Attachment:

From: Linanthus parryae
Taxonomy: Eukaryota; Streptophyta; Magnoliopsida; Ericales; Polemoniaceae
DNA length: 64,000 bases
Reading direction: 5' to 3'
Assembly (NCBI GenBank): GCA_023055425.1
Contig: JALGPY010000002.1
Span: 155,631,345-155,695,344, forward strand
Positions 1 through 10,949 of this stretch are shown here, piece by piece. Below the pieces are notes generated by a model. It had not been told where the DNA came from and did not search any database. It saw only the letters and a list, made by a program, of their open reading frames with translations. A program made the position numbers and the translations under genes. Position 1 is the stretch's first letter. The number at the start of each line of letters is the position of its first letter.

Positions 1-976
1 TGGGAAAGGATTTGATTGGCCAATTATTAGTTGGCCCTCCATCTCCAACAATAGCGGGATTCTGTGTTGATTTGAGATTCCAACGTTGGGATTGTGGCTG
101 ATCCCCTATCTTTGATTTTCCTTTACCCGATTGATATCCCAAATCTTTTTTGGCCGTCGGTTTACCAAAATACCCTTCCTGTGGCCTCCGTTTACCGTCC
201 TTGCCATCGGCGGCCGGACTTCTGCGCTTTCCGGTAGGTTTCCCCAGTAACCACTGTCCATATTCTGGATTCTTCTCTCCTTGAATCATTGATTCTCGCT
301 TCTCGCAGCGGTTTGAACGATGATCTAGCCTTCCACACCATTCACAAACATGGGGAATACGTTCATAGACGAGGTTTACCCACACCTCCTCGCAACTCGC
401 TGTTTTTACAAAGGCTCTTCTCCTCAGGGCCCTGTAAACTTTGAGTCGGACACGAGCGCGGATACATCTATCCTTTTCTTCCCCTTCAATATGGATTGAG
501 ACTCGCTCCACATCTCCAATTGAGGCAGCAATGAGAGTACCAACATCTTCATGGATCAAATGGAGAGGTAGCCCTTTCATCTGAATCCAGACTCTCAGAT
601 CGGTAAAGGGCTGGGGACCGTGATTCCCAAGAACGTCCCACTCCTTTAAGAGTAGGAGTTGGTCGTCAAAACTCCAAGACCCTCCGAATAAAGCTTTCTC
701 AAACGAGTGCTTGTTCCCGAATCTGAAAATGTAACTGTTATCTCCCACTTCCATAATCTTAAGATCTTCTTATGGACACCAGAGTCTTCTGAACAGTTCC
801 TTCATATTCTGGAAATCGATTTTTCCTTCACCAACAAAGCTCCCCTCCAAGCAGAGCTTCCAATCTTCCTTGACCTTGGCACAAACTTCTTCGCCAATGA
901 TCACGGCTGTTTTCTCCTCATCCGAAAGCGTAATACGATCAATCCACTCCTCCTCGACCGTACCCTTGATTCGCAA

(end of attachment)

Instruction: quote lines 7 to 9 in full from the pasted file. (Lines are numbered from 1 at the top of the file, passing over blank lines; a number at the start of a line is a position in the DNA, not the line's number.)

Span: 155,631,345-155,695,344, forward strand
Positions 1 through 10,949 of this stretch are shown here, piece by piece. Below the pieces are notes generated by a model. It had not been told where the DNA came from and did not search any database. It saw only the letters and a list, made by a program, of their open reading frames with translations. A program made the position numbers and the translations under genes. Position 1 is the stretch's first letter. The number at the start of each line of letters is the position of its first letter.

Positions 1-976